If you were alive during the terrorist attacks on Sept. 11, 2001, there’s no doubt you remember everything about that day. You likely remember exactly where you were and can recall the emotions you experienced as you watched the planes fly into the towers and the devastation that followed. The events of that day are cemented into our collective consciousness.
But what about the generation of Americans who weren’t born yet? Children will undoubtedly hear about that day, but the events are as distant as anything else they will read in a history book. What can be done to teach children about the events of that day? Say the words “al-Qaida” or “Taliban” to a child, and you’re likely to be met with a blank stare. Say “hero” or “courageous” however, and you’ll be regaled with stories that will most likely include police officers and firefighters.
For elementary students at Agape Montessori Christian Academy, the Sept. 11 history lessons began last week. First grade teacher Jennifer Heldenbrand and kindergarten teacher Tina Sowells focused their lessons on the heroic men and women who rushed into the burning buildings that day.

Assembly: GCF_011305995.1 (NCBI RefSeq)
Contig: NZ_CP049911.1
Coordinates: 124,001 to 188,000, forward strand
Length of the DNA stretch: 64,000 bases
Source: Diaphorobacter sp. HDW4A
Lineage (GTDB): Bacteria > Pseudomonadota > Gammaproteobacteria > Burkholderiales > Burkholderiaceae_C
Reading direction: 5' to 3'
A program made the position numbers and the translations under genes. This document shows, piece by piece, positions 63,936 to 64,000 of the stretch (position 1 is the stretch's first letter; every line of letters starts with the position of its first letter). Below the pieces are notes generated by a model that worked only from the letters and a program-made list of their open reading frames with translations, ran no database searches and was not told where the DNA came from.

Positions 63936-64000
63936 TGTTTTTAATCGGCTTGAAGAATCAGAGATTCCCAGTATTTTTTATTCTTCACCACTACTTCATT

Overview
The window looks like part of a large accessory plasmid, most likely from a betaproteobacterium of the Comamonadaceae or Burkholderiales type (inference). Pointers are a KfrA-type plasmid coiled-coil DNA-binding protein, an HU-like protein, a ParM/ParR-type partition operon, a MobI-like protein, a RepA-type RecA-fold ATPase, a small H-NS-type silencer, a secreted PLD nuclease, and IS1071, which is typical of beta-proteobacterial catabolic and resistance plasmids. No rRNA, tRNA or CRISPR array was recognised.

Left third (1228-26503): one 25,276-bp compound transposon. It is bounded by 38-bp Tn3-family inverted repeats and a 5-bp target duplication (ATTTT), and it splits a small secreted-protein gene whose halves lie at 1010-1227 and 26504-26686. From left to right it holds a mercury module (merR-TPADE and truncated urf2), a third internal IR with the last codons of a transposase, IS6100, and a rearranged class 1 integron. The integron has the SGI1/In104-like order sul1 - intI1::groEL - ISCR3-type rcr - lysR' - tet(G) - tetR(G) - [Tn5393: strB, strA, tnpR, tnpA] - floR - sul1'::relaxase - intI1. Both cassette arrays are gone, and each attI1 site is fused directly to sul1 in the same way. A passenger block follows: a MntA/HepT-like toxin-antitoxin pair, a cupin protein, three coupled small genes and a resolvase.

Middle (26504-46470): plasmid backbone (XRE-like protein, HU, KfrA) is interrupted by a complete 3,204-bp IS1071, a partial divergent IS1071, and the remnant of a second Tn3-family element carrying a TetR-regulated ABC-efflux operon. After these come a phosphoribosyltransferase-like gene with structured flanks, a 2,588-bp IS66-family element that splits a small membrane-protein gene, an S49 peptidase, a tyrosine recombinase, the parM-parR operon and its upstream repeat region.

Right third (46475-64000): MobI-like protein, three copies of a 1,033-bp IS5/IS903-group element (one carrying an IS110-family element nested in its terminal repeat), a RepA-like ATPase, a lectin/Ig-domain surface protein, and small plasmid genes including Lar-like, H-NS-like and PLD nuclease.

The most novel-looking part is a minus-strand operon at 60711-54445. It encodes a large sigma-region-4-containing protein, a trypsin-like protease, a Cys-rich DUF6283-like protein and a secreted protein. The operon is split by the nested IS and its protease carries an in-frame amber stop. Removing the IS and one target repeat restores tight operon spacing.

“Remembering Sept. 11 gives us a great opportunity to talk to children about the heroes of our communities, those men and women who actually rush toward danger in times of emergency,” Sowells said. “Police, paramedics and firemen are important role models for our children.”
Added Heldenbrand, “It’s also very comforting for small children to know there are ‘good guys’ on our side that we can turn to when things go wrong.”
It was this knowledge that inspired the students to want to make thank you cards and pictures to be delivered to police officers, firefighters and other first responders in Vicksburg. The youngest Agape students spent time this week coloring red, white and blue ribbons, cutting out stars, and pasting golden letters that spell out “Thank you, Hero!”
When asked why she was working so hard on her card, 5-year-old Daphne Lotufo said, “Because the firemen and the policemen are very brave, and they should have fancy cards because they care so much about keeping us safe from bad stuff.”
Vadin Flaggs, 6, proudly displayed her card and said that it was for her “Papaw Jack.”
“He always helps people and is brave and good at keeping people safe,” she said. “He makes sure I’m safe before he does anything else. He’s very courageous. He deserves to have a bunch of cards and stars!”
When discussing the importance of learning about Sept. 11, 2001, student Belle Townsend said, “Everybody should learn what happened that day. All of those Americans got killed, and they were important. And the policemen and firemen got killed because they ran into buildings that were on fire! I mean, who does that? We can’t just forget about them.”
That’s an important lesson no matter what your age.